Well, it’s the last day of January, so I guess it’s the last acceptable day to publish this post. It’s good to know that my procrastination tendency didn’t fade out after college…
It was harder than usual this year for me to let go of the holiday season and move on to thoughts of a new year. We had a funeral over Thanksgiving, a wedding right after Christmas…and a New Years spent thousands of miles away from my sweetheart. It all felt like too much, and at the same time, not enough. I felt cheated and disoriented for several weeks. The holiday season is usually my absolute favorite time of year—starting with the cooler temperatures arriving (which is long-awaited each summer in Texas), all the way through Thanksgiving, our wedding anniversary and Christmas. But things are changing. And I’m ashamed to admit it, but I had a hard time with that. When it comes to the holidays, I love special traditions and time for reflection. I wait impatiently all year for the coziness and warmth of quality time with the family (and good food). It all looked different this year, and I wasn’t ready for it.
It’s taken me awhile, but I’ve realized now, as I always do with time and prayer, that different doesn’t have to be bad. I know I’m slow, but I get there eventually. It’s a continual learning process. I cannot recapture the joy of Christmases past, but I can change my perspective for future holiday seasons and find joy in new ways. For instance, no holiday could be completely devoid of joy that included Chocolate Santa. And let’s think for a minute about what a blessing it is to have a family that you WANT to spend time with. Furthermore, I look forward to a time when, Lord willing, I will be able see the magic of the holiday season through the eyes of my children. That will be an entirely new kind of joy.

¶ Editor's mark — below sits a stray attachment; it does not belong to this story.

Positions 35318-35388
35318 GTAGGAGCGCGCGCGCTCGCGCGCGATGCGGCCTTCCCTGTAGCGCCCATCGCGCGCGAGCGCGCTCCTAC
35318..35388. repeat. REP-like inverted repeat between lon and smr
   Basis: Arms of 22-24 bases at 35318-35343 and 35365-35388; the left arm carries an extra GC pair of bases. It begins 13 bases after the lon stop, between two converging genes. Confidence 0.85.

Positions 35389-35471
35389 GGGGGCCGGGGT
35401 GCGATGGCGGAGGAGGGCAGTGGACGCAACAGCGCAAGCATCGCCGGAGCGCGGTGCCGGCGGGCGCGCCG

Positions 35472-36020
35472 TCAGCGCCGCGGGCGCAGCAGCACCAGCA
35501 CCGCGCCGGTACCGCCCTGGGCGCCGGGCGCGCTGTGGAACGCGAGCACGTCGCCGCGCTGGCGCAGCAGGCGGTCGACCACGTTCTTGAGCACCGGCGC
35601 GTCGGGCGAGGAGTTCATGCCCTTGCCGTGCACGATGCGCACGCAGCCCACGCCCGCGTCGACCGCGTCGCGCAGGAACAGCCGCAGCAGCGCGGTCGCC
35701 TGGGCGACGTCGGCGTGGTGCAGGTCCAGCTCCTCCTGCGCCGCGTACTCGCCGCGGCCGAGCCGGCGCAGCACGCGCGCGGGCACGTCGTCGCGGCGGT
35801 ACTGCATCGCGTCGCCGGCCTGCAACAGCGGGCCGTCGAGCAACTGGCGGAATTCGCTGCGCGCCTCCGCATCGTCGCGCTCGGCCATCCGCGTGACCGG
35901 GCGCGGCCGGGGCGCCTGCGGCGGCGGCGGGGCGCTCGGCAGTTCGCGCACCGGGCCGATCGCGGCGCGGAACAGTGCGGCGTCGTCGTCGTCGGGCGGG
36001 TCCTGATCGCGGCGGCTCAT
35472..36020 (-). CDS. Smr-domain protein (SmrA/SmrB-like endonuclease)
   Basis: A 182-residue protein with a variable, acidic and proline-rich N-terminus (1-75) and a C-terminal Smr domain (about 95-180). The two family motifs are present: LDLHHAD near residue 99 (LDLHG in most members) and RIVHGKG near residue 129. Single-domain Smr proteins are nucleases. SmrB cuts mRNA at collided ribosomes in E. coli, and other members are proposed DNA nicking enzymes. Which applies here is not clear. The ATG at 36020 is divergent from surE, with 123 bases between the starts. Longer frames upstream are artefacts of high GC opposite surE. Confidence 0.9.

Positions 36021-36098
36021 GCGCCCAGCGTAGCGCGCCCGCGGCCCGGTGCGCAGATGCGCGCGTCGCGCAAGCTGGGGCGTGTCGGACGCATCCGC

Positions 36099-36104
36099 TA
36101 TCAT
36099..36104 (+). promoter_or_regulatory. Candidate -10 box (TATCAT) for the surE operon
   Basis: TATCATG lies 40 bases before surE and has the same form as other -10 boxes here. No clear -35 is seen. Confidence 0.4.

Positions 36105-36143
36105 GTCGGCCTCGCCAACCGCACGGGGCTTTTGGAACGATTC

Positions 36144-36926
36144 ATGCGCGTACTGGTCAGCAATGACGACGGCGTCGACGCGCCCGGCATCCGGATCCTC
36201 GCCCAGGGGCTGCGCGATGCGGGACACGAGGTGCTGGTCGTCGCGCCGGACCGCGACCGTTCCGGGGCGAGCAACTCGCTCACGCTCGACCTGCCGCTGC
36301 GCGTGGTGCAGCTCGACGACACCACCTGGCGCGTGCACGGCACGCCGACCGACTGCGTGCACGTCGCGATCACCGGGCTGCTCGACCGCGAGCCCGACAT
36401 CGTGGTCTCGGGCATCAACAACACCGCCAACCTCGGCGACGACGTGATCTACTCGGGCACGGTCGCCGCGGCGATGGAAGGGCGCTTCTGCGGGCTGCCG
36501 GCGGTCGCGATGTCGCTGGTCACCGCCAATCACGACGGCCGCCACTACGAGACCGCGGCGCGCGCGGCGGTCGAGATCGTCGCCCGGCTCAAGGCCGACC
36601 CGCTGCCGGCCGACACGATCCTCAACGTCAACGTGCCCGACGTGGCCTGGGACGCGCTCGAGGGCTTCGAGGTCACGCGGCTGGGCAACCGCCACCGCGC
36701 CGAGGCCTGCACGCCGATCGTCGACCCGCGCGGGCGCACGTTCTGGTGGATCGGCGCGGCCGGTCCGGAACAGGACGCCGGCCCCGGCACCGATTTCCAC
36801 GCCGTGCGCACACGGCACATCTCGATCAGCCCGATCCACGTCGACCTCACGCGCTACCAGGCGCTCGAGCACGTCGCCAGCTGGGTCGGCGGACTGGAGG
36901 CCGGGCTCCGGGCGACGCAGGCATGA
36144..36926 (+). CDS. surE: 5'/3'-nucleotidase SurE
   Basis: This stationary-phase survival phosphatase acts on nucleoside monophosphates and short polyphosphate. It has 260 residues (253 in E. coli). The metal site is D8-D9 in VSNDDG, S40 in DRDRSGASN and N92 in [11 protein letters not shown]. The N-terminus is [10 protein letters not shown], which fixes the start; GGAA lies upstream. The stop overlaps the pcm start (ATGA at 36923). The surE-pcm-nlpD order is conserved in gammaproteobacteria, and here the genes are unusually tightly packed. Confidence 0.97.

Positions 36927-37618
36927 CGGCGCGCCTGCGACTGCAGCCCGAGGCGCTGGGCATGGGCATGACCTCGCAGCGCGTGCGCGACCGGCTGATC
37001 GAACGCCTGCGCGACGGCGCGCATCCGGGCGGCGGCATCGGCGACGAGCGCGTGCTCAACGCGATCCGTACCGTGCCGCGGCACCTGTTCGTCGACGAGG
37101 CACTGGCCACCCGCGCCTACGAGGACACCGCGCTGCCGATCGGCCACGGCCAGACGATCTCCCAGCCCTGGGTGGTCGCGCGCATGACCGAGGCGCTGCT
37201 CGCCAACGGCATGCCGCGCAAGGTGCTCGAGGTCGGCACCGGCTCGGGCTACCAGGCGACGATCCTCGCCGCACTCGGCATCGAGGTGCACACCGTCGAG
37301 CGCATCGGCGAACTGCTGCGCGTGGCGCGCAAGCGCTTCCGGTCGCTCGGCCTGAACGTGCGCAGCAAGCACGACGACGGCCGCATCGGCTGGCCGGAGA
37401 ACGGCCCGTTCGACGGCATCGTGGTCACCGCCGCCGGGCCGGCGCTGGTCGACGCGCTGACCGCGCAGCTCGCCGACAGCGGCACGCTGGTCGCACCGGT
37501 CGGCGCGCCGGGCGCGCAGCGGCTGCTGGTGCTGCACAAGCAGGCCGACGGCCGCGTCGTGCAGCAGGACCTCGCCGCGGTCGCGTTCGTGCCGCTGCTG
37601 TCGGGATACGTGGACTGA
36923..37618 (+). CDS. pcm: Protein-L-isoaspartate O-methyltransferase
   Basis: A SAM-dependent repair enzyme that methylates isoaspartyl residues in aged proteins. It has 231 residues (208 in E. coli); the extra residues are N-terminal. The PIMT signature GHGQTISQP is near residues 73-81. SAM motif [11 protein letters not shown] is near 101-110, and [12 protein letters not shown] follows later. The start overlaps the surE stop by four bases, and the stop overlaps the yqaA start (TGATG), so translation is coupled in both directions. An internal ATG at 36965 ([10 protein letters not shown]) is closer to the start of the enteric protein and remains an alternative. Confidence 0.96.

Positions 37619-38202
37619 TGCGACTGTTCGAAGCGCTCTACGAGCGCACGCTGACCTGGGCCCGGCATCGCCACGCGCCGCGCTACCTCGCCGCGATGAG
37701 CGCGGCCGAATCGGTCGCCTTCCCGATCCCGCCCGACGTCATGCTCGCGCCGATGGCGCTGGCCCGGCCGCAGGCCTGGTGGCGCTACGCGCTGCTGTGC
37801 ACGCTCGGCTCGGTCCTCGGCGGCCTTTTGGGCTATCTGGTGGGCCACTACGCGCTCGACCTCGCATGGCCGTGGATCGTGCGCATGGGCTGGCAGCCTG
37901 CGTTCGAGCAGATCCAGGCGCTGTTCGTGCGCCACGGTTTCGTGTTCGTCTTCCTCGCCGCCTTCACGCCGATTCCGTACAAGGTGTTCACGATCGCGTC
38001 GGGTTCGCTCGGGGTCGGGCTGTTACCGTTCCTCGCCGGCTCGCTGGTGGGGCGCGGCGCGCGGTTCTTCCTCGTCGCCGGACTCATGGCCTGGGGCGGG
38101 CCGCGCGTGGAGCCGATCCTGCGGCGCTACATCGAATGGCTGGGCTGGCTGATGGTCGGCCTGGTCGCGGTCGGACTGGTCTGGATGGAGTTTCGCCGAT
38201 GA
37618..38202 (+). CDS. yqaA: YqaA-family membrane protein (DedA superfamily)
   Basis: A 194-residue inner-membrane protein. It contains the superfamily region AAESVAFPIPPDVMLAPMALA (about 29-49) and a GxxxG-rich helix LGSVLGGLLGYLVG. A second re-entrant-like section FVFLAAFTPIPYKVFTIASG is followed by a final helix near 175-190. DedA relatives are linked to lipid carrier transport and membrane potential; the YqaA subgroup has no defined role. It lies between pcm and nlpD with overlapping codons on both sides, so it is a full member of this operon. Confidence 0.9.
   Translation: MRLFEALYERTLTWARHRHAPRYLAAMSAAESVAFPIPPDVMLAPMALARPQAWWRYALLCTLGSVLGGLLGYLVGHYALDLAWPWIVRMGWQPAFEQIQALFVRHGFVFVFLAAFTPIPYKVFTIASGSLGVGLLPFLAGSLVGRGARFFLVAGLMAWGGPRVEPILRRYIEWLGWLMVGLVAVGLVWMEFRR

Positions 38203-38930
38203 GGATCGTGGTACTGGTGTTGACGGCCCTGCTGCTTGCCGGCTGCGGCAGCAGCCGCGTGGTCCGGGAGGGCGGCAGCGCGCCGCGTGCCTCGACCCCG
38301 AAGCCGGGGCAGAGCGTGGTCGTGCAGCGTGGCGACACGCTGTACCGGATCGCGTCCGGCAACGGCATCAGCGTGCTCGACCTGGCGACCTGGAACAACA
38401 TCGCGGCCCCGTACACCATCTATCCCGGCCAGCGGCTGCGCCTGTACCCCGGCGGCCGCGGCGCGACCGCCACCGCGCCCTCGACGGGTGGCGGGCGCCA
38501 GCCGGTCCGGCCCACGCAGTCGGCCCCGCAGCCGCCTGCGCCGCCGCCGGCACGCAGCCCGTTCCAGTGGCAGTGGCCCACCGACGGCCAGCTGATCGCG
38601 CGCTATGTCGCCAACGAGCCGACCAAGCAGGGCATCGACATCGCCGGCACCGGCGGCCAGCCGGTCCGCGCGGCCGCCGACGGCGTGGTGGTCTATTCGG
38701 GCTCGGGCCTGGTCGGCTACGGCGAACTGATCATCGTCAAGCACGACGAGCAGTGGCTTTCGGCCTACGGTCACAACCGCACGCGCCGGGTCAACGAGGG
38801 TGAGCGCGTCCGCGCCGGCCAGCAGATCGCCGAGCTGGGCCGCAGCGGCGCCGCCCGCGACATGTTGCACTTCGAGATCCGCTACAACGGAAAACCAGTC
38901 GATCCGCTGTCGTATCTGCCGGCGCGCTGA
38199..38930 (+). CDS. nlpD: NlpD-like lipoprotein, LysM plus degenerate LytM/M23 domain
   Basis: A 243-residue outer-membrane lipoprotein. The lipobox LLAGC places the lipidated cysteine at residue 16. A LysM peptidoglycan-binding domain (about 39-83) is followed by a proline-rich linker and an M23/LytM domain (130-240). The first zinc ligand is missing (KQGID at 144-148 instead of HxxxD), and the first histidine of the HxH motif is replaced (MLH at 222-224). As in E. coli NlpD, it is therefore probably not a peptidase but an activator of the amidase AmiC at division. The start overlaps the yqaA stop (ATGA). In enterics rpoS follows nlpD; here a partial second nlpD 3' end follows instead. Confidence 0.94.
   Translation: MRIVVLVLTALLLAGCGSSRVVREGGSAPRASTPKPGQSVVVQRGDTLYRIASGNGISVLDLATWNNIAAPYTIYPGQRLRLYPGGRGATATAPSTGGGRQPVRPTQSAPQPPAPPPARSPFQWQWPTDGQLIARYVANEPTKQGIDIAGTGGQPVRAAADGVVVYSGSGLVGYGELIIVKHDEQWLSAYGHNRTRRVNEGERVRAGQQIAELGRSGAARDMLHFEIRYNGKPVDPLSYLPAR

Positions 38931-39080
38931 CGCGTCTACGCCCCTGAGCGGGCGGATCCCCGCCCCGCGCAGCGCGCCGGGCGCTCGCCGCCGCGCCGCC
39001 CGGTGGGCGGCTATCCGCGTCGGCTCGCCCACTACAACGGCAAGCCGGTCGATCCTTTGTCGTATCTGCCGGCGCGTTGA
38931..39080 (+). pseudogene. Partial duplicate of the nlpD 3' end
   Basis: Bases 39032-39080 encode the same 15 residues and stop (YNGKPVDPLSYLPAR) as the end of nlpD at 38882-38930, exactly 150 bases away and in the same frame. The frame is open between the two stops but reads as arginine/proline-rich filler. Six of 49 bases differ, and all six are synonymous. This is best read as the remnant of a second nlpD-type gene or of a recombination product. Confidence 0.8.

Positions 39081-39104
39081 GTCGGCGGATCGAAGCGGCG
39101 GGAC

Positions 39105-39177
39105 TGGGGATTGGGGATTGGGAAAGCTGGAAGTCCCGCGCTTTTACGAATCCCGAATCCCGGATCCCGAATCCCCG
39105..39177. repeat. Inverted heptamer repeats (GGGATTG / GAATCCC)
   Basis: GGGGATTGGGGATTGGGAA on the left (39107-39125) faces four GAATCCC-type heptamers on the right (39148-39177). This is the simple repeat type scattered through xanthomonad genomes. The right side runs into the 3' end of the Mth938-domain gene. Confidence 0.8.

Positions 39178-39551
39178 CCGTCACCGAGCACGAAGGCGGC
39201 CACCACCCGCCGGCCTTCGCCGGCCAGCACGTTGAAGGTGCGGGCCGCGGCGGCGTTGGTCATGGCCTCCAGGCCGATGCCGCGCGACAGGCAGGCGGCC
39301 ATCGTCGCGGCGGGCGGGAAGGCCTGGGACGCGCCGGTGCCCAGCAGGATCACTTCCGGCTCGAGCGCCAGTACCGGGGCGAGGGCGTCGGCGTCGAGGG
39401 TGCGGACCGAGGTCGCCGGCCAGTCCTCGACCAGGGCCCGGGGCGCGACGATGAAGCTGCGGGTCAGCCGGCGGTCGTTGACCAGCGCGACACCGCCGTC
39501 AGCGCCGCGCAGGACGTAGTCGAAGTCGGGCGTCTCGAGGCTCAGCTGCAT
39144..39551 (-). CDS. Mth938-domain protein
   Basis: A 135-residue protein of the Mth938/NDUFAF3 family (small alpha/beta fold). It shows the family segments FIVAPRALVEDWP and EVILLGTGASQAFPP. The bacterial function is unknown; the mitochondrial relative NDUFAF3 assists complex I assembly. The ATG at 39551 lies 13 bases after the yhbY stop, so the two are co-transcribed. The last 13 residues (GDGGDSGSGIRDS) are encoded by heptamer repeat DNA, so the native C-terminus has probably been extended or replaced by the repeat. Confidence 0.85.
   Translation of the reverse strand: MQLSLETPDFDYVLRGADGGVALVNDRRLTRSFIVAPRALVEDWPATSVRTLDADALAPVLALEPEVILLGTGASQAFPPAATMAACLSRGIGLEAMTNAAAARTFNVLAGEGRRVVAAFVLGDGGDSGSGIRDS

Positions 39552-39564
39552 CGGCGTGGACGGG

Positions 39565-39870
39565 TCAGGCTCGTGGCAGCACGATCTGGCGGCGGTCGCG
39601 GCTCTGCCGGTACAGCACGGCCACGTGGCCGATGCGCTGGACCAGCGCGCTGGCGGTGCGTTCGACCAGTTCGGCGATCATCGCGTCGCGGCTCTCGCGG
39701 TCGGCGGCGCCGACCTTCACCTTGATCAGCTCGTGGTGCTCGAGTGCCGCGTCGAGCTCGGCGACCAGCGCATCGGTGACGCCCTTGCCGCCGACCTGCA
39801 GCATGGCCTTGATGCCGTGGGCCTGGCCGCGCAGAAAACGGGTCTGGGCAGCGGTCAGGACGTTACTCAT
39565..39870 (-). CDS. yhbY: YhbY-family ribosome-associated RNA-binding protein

So, after some contemplation and reflection I have finally come up with my one word for 2014. It’s GROW. This year I will turn 30. (yikes) It seems like a good time to focus on growing…relationships, opportunities to serve, my career, my marriage, my organizational skills, my writing, my exercise regimen, my brain, my connectedness with our new community, etc., etc. The 30s are the time when you supposedly feel more grounded. You’re more settled in your career/relationships/location and feel more comfortable in your own skin. This sounds appealing to me, but when I take inventory of my life, it seems I have some growing to do.
I’ll go into some of my more specific goals later, but for now, suffice it to say I plan on challenging myself to grow this year. I can’t wait. 🙂